Even if it is acknowledged that tradition and institutions are the best means for past generations to instill the wisdom of lessons learned, of what use is that in a world where reason can better guide us than some long-dead sage or prophet? That information may have been useful at some distant point in the past, but if we hope to make much progress we have to find ways to progress past the past.

And since tradition calls us back to the past, it must be torn apart to make way for the superhighway of Reason to bring about Progress.

When We Overvalue Reason, We Undervalue Authority and Revelation

“In the matter of the earth’s circumference, nearly all of us are much better off if we simply accept the ‘traditional’ or ‘authoritative’ calculation,” wrote Russell Kirk. That does not mean that truth becomes whatever an authority says it is. Even in the case of divine revelation we don’t entirely forgo our critical thinking skills in evaluating the truth of a matter. We might ask if we correctly understood what was revealed. Or, in the case of a prophet or religious leader claiming to speak on behalf of God, we might rightly question whether we believe this to be so.

Prescription doesn’t ask us to blindly follow every authoritative answer or religious doctrine. Instead, prescription insists that authoritative answers and religious doctrines stand a far better chance at ascertaining the truth because they are not dependent on our meager ability to reason well.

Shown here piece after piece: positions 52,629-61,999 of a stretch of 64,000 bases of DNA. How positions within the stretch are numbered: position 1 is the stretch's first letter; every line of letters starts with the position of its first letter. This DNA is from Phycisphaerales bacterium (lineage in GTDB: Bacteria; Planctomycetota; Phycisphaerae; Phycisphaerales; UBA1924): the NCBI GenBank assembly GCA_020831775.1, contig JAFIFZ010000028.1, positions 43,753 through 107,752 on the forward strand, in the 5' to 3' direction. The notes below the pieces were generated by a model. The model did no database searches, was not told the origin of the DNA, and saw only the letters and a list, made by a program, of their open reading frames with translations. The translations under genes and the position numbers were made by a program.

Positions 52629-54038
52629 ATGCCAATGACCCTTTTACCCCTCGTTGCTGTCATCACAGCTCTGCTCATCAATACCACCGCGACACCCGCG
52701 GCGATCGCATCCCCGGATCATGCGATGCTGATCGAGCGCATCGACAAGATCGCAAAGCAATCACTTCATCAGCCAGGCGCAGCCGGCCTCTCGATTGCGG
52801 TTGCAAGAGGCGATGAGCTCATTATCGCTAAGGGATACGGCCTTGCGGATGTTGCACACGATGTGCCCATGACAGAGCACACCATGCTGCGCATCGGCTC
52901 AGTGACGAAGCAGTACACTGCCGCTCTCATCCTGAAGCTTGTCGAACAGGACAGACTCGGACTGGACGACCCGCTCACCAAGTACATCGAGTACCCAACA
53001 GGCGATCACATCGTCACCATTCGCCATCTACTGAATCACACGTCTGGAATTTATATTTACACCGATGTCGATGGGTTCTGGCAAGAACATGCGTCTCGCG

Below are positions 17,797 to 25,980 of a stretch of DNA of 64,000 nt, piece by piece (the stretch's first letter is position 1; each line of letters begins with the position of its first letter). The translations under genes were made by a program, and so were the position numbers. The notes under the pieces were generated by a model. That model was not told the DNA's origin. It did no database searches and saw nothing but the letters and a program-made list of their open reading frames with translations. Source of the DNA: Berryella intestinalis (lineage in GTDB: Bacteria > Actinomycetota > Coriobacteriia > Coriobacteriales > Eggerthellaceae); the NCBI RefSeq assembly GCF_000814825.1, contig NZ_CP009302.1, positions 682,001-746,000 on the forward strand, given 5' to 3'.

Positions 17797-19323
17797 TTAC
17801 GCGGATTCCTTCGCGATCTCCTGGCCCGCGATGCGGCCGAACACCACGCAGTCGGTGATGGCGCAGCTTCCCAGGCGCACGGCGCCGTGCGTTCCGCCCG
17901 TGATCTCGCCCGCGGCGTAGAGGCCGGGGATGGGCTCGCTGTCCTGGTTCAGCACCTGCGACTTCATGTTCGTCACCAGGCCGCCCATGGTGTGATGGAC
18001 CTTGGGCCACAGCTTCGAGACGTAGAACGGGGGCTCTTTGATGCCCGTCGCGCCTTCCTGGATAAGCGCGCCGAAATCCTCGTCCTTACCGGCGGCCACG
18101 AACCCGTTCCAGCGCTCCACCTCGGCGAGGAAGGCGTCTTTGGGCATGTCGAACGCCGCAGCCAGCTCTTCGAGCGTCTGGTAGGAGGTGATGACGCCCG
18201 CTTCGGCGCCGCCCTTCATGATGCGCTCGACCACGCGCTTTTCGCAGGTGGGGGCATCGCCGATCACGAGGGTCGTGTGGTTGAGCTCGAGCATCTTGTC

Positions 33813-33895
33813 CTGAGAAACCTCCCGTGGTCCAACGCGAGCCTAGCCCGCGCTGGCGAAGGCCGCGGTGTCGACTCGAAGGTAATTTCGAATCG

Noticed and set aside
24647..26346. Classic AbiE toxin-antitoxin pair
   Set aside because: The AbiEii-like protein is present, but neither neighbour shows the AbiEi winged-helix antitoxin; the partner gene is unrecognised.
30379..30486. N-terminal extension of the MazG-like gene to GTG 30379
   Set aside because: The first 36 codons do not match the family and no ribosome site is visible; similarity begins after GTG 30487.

Those who rely on reason alone soon find themselves turning against all competing authorities and revelations that dare to question their capacity to come by the truth for themselves. “That which is now called natural philosophy, embracing the whole circle of science…is the study of the works of God, and of the power and wisdom of God in His works, and is the true theology,” wrote Thomas Paine. For Paine, no authoritative or revelatory claim had any right to assert itself over his reason. His “religion” then was reduced to his faith in what science could show him through reason, and traditional revelation was at enmity with his modern faith. “The most detestable wickedness, the most horrible cruelties, and the greatest miseries that have afflicted the human race have had their origin in this thing called revelation, or revealed religion.”

Reason without a faith that extends beyond our own capacity to reason is circular nonsense. As G. K. Chesterton pointed out long ago, “Reason is itself a matter of faith. It is an act of faith to assert that our thoughts have any relation to reality at all.”

The Gift of Prescription

Without prescription, humanity undervalues the experience, tradition, authority, and revelation that connects us to the wisdom of generations past and points the way forward toward a better world. Russell Kirk summarized it best: “By trial and error, by revelation, by the insights of men of genius, mankind has acquired, slowly and painfully, over thousands of years, a knowledge of human nature and of the civil social order which no one individual possibly can supplant by private rationality.” Wouldn’t it be a pity if we discarded the precious gift of prescription just to follow the feebleness of our own reasoning?

104 views0 comments
bottom of page